R.I.P Little Richard “When you’re rockin’ and a rollin’ can’t hear your momma call”

Trading card photo of Little Richard In 1957, Topps gum cards issued a series of movie stars, television stars and recording stars. He was part of their recording stars cards. TGC-Topps Gum Cards / Public domain

From The New York Times (Tim Weiner):

Richard Penniman, better known as Little Richard, who combined the sacred shouts of the black church and the profane sounds of the blues to create some of the world’s first and most influential rock ’n’ roll records, died on Saturday morning in Tullahoma, Tenn. He was 87…

Little Richard did not invent rock ’n’ roll. Other musicians had already been mining a similar vein by the time he recorded his first hit, “Tutti Frutti” — a raucous song about sex, its lyrics cleaned up but its meaning hard to miss — in a New Orleans recording studio in September 1955. Chuck Berry and Fats Domino had reached the pop Top 10, Bo Diddley had topped the rhythm-and-blues charts, and Elvis Presley had been making records for a year.

But Little Richard, delving deeply into the wellsprings of gospel music and the blues, pounding the piano furiously and screaming as if for his very life, raised the energy level several notches and created something not quite like any music that had been heard before — something new, thrilling and more than a little dangerous. As the rock historian Richie Unterberger put it, “He was crucial in upping the voltage from high-powered R&B into the similar, yet different, guise of rock ’n’ roll.”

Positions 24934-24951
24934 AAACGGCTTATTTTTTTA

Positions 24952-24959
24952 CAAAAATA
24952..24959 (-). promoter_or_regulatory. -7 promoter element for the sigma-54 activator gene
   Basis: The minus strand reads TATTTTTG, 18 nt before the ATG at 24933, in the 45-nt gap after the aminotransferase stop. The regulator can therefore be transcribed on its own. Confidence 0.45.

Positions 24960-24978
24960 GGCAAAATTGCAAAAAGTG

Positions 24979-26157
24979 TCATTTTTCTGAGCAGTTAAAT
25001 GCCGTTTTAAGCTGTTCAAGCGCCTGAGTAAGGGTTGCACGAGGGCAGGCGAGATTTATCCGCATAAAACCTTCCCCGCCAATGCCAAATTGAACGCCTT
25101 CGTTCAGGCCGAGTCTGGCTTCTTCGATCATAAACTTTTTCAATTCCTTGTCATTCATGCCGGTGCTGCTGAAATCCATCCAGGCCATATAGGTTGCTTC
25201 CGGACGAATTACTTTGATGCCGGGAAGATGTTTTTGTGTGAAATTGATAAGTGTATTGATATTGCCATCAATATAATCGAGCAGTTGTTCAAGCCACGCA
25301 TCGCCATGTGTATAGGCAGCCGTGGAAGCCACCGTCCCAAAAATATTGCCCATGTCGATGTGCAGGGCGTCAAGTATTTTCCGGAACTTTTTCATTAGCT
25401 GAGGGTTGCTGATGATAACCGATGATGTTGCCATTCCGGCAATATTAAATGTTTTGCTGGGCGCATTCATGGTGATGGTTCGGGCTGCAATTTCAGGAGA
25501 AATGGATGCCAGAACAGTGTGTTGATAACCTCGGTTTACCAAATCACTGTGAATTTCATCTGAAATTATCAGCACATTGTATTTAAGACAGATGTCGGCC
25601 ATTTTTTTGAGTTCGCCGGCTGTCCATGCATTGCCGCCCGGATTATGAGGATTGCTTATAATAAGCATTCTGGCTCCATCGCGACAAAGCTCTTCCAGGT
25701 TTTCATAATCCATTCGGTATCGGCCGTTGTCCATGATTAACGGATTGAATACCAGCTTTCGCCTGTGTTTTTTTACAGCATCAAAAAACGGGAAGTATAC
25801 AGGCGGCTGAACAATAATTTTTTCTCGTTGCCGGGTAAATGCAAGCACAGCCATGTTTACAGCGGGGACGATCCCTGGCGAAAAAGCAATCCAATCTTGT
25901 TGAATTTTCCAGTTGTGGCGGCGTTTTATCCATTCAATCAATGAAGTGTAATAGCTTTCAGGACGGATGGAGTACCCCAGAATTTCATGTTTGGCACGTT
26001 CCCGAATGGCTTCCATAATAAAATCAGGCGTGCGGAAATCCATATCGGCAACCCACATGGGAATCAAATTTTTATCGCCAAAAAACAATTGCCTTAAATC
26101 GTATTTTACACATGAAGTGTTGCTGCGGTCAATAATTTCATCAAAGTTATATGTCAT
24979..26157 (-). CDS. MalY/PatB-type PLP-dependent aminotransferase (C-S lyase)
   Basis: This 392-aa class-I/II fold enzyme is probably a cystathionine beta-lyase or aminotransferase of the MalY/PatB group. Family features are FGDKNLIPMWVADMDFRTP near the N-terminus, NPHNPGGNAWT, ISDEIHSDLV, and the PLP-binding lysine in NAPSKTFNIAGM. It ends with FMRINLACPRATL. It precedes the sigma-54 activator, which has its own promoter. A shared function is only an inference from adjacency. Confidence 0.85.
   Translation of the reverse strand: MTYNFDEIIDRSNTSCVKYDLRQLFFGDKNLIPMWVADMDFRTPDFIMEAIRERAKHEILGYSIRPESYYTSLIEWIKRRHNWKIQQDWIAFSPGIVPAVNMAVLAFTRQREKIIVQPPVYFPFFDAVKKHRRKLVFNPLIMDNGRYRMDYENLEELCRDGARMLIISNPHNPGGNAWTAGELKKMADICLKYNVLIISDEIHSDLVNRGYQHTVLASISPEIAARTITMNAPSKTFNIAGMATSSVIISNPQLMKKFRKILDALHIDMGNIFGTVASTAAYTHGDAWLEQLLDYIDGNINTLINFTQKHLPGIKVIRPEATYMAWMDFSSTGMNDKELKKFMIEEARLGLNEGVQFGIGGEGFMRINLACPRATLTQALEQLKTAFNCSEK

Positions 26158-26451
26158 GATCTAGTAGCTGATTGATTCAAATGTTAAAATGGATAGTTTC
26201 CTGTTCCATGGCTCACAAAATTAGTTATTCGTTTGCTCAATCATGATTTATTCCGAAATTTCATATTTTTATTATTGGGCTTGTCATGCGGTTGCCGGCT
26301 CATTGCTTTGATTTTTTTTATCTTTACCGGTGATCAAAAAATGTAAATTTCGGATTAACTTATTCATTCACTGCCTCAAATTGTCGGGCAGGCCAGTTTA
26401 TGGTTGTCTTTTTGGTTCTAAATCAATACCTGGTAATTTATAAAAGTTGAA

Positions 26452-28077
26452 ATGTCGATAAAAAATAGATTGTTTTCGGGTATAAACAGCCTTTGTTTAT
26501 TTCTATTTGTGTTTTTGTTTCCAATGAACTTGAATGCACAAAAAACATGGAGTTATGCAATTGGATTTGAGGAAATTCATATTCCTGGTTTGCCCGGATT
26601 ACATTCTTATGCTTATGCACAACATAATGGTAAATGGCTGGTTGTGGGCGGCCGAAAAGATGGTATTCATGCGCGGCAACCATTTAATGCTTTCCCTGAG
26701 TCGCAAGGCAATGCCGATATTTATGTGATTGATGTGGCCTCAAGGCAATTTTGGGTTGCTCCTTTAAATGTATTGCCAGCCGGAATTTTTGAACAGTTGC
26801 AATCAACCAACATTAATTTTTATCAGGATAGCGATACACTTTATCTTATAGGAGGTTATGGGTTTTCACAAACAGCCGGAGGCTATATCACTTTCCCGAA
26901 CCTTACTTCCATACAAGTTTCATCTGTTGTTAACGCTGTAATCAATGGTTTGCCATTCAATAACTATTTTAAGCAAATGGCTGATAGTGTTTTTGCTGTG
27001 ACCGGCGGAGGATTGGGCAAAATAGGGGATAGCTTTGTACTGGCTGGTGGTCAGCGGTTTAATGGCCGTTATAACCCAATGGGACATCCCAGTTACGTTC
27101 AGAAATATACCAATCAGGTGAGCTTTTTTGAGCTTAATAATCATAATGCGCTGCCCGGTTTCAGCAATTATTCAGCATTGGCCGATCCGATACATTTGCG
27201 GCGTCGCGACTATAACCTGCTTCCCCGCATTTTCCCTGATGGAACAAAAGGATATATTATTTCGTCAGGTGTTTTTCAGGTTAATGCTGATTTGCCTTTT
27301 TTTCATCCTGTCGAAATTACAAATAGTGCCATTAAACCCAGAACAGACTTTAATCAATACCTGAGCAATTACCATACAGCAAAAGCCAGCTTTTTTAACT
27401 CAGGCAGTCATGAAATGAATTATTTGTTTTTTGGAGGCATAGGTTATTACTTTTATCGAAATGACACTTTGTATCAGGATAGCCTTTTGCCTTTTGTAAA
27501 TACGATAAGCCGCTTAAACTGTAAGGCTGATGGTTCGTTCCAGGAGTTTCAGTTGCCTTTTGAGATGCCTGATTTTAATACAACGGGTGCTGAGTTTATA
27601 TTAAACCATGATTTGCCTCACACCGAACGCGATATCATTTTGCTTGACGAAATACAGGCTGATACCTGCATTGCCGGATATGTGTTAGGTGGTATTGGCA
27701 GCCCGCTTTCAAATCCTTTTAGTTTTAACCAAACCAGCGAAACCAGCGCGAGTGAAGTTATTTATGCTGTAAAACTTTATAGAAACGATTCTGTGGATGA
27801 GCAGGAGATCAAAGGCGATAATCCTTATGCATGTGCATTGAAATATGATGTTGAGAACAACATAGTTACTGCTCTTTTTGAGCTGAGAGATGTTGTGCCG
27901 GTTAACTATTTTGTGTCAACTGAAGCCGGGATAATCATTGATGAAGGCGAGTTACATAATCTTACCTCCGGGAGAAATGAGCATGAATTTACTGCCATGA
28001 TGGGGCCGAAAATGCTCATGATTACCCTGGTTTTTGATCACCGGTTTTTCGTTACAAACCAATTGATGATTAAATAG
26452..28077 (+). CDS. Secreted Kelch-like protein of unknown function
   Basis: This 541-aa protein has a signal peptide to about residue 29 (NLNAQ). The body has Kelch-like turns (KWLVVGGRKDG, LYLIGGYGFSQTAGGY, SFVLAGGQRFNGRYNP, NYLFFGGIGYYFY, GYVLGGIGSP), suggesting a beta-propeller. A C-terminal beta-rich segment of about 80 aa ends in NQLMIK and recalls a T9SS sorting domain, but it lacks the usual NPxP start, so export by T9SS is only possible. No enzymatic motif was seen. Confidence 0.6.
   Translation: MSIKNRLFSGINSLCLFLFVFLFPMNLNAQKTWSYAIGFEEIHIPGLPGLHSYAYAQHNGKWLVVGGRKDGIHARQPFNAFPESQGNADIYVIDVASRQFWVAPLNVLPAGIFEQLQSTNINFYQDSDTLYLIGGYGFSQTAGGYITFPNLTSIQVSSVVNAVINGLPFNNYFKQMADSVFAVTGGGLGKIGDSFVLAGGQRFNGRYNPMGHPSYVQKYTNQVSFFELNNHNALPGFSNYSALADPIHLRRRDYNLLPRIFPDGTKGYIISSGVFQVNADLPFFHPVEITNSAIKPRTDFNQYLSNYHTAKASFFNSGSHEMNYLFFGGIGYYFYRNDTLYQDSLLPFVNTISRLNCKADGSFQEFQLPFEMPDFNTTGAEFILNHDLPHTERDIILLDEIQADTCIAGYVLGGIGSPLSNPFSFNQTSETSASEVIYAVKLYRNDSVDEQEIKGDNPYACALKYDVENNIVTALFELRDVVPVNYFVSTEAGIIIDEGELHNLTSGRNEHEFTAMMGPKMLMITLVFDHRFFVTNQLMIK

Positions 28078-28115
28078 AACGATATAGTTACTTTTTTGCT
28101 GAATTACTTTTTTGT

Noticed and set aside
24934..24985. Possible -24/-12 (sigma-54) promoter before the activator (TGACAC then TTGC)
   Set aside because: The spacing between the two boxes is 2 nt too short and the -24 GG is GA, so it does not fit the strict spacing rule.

Art Rupe of Specialty Records, the label for which he recorded his biggest hits, called Little Richard “dynamic, completely uninhibited, unpredictable, wild.”

“Tutti Frutti” rocketed up the charts and was quickly followed by “Long Tall Sally” and other records now acknowledged as classics. His live performances were electrifying.

“He’d just burst onto the stage from anywhere, and you wouldn’t be able to hear anything but the roar of the audience,” the record producer and arranger H.B. Barnum, who played saxophone with Little Richard early in his career, recalled in “The Life and Times of Little Richard” (1984), an authorized biography by Charles White. “He’d be on the stage, he’d be off the stage, he’d be jumping and yelling, screaming, whipping the audience on.”

An Immeasurable Influence

Rock ’n’ roll was an unabashedly macho music in its early days, but Little Richard, who had performed in drag as a teenager, presented a very different picture onstage: gaudily dressed, his hair piled six inches high, his face aglow with cinematic makeup. He was fond of saying in later years that if Elvis was the king of rock ’n’ roll, he was the queen. Offstage, he characterized himself variously as gay, bisexual and “omnisexual.”

His influence as a performer was immeasurable. It could be seen and heard in the flamboyant showmanship of James Brown, who idolized him (and used some of his musicians when Little Richard began a long hiatus from performing in 1957), and of Prince, whose ambisexual image owed a major debt to his.